PBL Defined

Citation

Savery, John. Overview of Problem-Based Learning. The Interdisciplinary Journal of Problem-based Learning. 1.1 (2006). 9-20.

Summary

Savery describes the characteristics of PBL:

  • ill-structured
  • require collaboration
  • self-directed
  • tutor to ask questions
  • debriefing
  • peer and self-assessment
  • activities that are valued in real world
  • goals are knowledge-based or process-based

Savery then compares PBL with project-based, case, and inquiry learning to show why PBL excels at constructivist goals:

Cases

  • build context-specific vocabulary
  • build understanding of relationships between elements
  • as a group case, builds collaboration

Projects

  • more oriented to procedures
  • teachers instruct and coach

Inquiry

  • question-investigation-creation-discussion-reflection
  • tutor facilitates and provides information (versus facilitation only role in PBL)

Response

The characteristics were clear and helpful, although the distinction between PBL and a case-based approach seemed marginal. The argument that cases diminish the learner’s role by defining an outcome seems weak; research suggests that students must be scaffolded up from “defined” to “ill-defined” problems; in addition, PBL (if indeed PBL is a microworld) is an authentic simplification of the real world.

Doorways and dilemmas in design

While I found myself combining the six (there’s that number again) doorways, I liked the ideas in this chapter, especially the concept that an ID model is not a history (chronological) but a way to self-assess and share with others. My slightly reduced set of doors was to design around:

  • an established goal
  • a key concept or skill
  • a key resource
  • a significant assessment
  • a favorite activity

I also liked the suggestion to fill in the backwards template with an existing lesson–and then complete the missing sections; this seemed a practical way to revise and implement instruction without the daunting task of starting over. However, some of the dilemmas seemed questionable while others seemed whiny:

  • Big ideas versus specific facts (I thought that’s what we were after)
  • Messy performance versus efficient tests (valid)
  • Teacher versus learner control (again,  that’s what we’re after)
  • Depth versus breadth (that question has been with us forever)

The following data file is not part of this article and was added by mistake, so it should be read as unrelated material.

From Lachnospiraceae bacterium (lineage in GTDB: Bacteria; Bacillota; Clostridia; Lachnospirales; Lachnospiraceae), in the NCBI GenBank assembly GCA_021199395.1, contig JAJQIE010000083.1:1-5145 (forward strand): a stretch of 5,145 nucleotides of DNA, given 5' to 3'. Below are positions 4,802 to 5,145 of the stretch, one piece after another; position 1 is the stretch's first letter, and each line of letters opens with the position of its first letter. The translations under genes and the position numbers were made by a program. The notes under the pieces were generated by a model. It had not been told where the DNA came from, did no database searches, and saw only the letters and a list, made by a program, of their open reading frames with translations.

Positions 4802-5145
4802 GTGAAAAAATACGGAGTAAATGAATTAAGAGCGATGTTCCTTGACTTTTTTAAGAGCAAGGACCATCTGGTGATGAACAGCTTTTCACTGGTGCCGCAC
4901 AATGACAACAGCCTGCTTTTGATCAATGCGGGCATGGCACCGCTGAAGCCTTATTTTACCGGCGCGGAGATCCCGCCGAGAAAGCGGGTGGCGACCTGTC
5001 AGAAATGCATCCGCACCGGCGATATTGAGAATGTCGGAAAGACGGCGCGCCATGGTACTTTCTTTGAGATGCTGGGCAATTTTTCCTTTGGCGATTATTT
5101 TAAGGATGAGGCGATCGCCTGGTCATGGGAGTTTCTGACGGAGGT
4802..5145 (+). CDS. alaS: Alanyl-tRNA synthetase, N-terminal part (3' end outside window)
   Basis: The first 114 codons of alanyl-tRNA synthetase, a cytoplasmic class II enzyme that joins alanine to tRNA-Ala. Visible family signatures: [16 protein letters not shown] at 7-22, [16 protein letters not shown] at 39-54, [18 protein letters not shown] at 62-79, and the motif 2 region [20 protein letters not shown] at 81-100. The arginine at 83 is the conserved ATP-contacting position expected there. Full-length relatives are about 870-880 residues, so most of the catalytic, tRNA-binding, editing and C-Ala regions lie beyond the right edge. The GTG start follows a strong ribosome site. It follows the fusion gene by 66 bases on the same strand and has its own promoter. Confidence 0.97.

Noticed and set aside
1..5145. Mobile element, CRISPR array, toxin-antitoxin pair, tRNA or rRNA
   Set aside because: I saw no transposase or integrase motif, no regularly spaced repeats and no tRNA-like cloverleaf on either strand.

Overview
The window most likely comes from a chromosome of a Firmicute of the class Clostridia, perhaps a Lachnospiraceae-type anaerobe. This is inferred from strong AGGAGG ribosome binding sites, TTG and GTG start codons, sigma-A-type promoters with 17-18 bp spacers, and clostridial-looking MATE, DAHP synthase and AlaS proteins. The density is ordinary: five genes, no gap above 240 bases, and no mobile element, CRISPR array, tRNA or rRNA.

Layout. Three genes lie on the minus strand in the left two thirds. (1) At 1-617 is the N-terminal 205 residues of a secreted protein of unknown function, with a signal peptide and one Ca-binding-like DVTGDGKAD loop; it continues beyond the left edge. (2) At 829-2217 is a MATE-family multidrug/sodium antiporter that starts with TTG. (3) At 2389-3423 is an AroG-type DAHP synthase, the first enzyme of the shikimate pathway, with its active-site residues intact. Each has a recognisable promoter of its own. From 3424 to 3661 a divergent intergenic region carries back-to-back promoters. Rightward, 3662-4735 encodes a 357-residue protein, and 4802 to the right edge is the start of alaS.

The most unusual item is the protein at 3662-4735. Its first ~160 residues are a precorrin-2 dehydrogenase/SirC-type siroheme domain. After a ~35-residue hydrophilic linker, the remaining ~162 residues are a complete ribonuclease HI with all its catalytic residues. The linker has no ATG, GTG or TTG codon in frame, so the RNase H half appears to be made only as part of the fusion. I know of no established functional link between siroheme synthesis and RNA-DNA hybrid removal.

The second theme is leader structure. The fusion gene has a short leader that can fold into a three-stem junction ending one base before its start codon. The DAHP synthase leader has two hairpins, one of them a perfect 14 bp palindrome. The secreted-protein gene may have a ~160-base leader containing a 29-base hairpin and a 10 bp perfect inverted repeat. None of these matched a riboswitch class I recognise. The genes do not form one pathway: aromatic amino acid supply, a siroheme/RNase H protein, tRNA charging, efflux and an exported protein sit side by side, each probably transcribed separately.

• Comfort versus challenge (deal with it)
  • Design cycle versus teaching cycle (both are important)
  • Direct  instruction versus inefficient constructivism (that’s the nature of the beast)
  • Simplified versus simplistic (again, a perennial question)
  • Uniform versus personalized (valid, although it could have been couched as an ethical question; also what about uniformly personalized)
  • Well-planned versus open-ended (same as comfort/challenge)
  • Effective versus engaging (not a valid dilemma at all–forwards or backwards design can be both)
  • Great small units versus larger courses (great small units will aggregate to great larger courses)

Direct(ing) instruction

I liked the idea in this chapter of Wiggins that direct instruction is only one aspect of causing learning, and that design is perhaps more important. I especially appreciated the amplification of uncovering as way to provide hierarchy; that seemed to tie in with Ellen Gagne’s network/system ideas. I expected Wiggins to extend the concept of “textbook as information tool” to Google; I see my kids using Google to look up facts (dangerous, but I see the value) which could be a valid and innovative approach if they relied on the Internet for facts to keep their minds free for big ideas (I doubt they actually do that–they are probably keeping their minds free for social activities). That would tie in with Rousseau’s observation that the (unlearned) child sees objects (facts) but not the relationships that link those; the linking requires experience. Google provides the facts; immersive problems would provide the linking experience.